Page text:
Office 365 Migrations: When Email Archive Size Matters
On October 20, 1968, 21-year old Dick Fosbury high-jumped 7 feet 4 ½ inches (2.23 meters) to win gold for the USA at the Mexico City Olympics. In the process Fosbury broke a world record and gave his name to the term “the Fosbury Flop”, so called because of Fosbury’s unconventional yet effective jumping style.
Efficiency is key in Office 365 Email Archive Migrations
I thought of Fosbury as I looked at the latest migration throughput reports at one of our customers. While I can’t share their name, I can tell you that they’re one of the top ten banks in North America and one of the 20 largest banks in the world. They’re also one of the two largest archive migrations to Office 365 that Microsoft has ever undertaken – some 440 TB of data.
Like most organizations looking to migrate (large volumes of) data to the Cloud, this company has three key concerns:
- How quickly can I get my migration project up and running?
- How fast can I pull the data out of the archive and move it to my new environment?
- How much hardware is required to support this level of processing?
- Verifiable Accuracy
- How am I validating that messages (including stubs) have fully and correctly migrated?
- How am I managing any processing errors?
- Can I generate chain of custody reporting, down to the individual message level?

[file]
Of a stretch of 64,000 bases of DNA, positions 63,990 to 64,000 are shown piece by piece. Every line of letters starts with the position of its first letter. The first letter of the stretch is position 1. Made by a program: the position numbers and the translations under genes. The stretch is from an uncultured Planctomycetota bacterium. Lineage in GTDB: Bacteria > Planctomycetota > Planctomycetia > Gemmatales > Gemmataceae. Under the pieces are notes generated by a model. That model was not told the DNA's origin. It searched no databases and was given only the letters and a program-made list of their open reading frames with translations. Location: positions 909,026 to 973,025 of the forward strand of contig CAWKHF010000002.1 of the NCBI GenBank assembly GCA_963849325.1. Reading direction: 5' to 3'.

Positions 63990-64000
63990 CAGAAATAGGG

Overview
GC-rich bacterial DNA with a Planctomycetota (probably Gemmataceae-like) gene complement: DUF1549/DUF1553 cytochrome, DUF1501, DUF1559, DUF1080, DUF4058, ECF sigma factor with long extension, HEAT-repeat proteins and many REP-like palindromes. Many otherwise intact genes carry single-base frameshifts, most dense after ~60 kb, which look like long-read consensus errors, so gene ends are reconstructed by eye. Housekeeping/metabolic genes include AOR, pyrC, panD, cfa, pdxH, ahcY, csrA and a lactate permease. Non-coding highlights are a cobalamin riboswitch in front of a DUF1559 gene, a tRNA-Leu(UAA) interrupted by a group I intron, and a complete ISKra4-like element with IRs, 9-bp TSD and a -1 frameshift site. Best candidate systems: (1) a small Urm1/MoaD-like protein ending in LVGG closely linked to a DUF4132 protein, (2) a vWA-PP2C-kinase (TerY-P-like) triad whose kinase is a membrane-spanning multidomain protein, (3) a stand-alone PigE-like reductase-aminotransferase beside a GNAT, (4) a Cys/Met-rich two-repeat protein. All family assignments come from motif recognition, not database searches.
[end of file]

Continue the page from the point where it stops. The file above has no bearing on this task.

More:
- Can I plan my migration with certainty (when will I migrate which domains and/or mailboxes)?
- How soon can I complete my project?
A snapshot of a daily report from the customer shows their migration topping five terabytes of archived data per day – and that’s for in place stub rehydration (migrating stubbed messages to current users’ live mailboxes) as well as for Office 365 migration to the users’ archives in parallel . And I’m glad to report that this organization isn’t sacrificing performance for cost – the entire project is running on only four migration servers, for all processing.
The second graph shows velocity testing that the customer ran for their PST migration: two servers achieved an aggregate throughput of 7.2 TB per 24 hour period.
The industry for migration extraction from a legacy email archive is approximately 300 GB per day – based on the performance of the legacy email archive vendor’s API. At 5TB or more per day, our customer’s migration is running at orders of magnitude faster.
So while these performance statistics might be a new record and earn Archive360 some accolades, the real winner here is the customer. After all, when it comes to archive migration: predictable, accurate faster migration = shorter project times = reduced customer costs.